But Safire quickly won over his Washington bureau colleagues by feeding them the scooplets that he didn’t use in his own column.   And while Nixon was still in office, he occasionally got a special leak–as he did the day the White House gave him the transcripts of an early set of Nixon tapes, several hours before other news organizations received them.

    Last week his Times colleague Maureen Dowd caught Washington’s mood with a worshipful column extolling Safire as “a man who loved women,” wrote novels “full of zesty sex scenes,” and had “none of the vile and vitriol of today’s howling pack of conservative pundits.”  Her kicker was to declare him a “mensch”–the ultimate Yiddish compliment, which, in this case, could not have been more inappropriate.

    Only Slate’s Jack Shafer suggested Safire’s true nature: “A human hybrid of flack, hack, speechwriter, book author, novelist, and politician, he answered to nobody but himself, and for all his alleged skill as a reporter, he never asked himself any tough questions.”  Many years ago, writing in Newsday, Sydney Schanberg made a similar point, when Safire suddenly embraced Al D’Amato for his ethical zeal, because he was investigating Bill Clinton’s alleged misdeeds in the Whitewater affair–even though, as Schanberg pointed out, the New York Senator had “perhaps the most dubious ethics record of any figure on the national scene.”

    (Full Disclosure: when I was the press critic at Newsweek, I wrote a piece accusing New York Times editor Abe Rosenthal of using the paper to “reward his friends and punish his enemies,” after he commissioned Times reporter John Corry to write a 6,500 word apologia for Jerzy Kosinski on the front page of the Arts & Leisure section.  Corry’s piece was a response to an article in The Village Voice, which  had accused Kosinki of not being the sole author of all of his novels.  Corry suggested that the writers at the Voice had been duped by a Polish government campaign defaming the emigré author–because he was an anti-commnist.  Almost every senior Times critic told me they were horrified by Corry’s piece, because they believed it had been motivated solely by Rosenthal’s close friendship with Kosinski.   But Abe’s other close friend, Bill Safire, responded to my criticism with a column which attacked me for attacking Abe–and extolled Corry’s article as “a piece of cultural sleuthing worthy of a Pulitzer Prize.”)

    David Broder unwittingly identified the real problem with writers like Novak and Safire, when he described Novak as one of those reporters who “cultivated not just sources but friendships with many of the main players in the drama they loved.” Broder meant that as a compliment, of course, even though such a posture actually makes it impossible to practice real journalism.  George Orwell, the antithesis of this kind of pundit, once explained to Stephen Spender that he didn’t “mix much in literary circles” partly because “I know from experience that once I have met & spoken to anyone I shall never again be able to show any intellectual brutality towards him, even when I feel that I ought to.”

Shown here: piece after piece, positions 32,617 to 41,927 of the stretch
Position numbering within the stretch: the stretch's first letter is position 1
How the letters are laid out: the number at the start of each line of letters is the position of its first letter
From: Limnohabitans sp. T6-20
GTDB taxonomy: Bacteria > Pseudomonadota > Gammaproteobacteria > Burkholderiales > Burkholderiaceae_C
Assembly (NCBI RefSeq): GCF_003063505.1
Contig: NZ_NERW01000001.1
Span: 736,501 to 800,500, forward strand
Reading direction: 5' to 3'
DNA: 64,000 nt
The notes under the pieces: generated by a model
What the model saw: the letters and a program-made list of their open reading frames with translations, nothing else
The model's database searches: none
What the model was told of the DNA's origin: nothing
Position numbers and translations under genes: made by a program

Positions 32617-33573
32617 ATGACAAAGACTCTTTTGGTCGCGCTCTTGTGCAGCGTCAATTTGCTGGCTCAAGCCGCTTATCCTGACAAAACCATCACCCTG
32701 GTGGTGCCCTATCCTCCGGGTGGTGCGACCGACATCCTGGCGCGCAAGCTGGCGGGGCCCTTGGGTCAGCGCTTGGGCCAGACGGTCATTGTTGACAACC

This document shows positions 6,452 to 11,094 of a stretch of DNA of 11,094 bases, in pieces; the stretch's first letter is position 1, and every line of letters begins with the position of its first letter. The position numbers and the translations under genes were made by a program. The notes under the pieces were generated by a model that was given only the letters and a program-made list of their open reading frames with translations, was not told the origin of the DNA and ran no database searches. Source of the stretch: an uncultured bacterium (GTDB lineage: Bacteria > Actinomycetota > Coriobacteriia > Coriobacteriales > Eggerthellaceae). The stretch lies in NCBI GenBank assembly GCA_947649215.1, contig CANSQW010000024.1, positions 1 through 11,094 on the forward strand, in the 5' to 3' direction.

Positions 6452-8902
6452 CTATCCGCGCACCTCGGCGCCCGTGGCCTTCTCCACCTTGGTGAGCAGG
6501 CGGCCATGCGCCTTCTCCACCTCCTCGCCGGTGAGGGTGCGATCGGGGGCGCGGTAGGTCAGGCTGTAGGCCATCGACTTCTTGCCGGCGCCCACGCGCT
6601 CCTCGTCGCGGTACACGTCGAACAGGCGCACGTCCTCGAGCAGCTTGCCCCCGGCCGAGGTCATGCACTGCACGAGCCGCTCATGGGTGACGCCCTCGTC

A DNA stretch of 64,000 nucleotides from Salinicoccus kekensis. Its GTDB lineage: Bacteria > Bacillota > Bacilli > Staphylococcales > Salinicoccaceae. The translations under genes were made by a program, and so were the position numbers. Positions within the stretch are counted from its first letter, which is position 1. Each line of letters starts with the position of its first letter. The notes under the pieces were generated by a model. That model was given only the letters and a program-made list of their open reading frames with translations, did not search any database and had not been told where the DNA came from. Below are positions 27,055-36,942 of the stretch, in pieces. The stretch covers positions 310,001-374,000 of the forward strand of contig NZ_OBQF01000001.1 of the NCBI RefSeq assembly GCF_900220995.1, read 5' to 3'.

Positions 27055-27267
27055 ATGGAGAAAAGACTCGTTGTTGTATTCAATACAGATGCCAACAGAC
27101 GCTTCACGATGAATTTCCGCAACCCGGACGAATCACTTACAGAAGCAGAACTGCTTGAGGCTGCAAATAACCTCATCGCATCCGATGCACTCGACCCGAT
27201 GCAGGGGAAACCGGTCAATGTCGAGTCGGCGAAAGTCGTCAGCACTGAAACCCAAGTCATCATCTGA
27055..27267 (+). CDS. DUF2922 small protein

The one person toward whom Safire almost never showed any “intellectual brutality” was his first important patron, Richard Nixon.   Safire labored in Nixon’s White House with Pat Buchanan, and togther they wrote the speeches that vice president Spiro Agnew delivered in the mid 1970’s, which inaugurated the right-wing war against the mainstream press, which has been waged so successfully ever since then.

    When Abe Rosenthal died  three and a half years ago, Safire was one of the speakers at his funeral, at Central Synagogue in Manhattan.

    He recalled that Rosenthal often said that he wanted his epitaph to be, “He kept the paper straight”–words which actually appear on Rosenthal’s grave stone.

    Then Safire recalled being in The New York Times newsroom in the summer of 1974, on the day when the news came over the wire that Richard Nixon had decided to resign.  According to Safire, the entire Times newsroom had erupted in applause.

    There was only one problem with this anecdote, as I pointed out to Safire on the synagogue’s steps when the funeral was over: it never happened.   I was in the Times newsroom for twelve hours that day, because I was Abe Rosenthal’s news clerk, and there was never any applause to celebrate the president’s resignation. If there had been, Abe would surely have fired any reporter who had put his hands together at such a moment.

    Like many of Safire’s own columns, this was another story “too good to check”–but he used it anyway, because it worked so well to confirm his  life-long prejudices.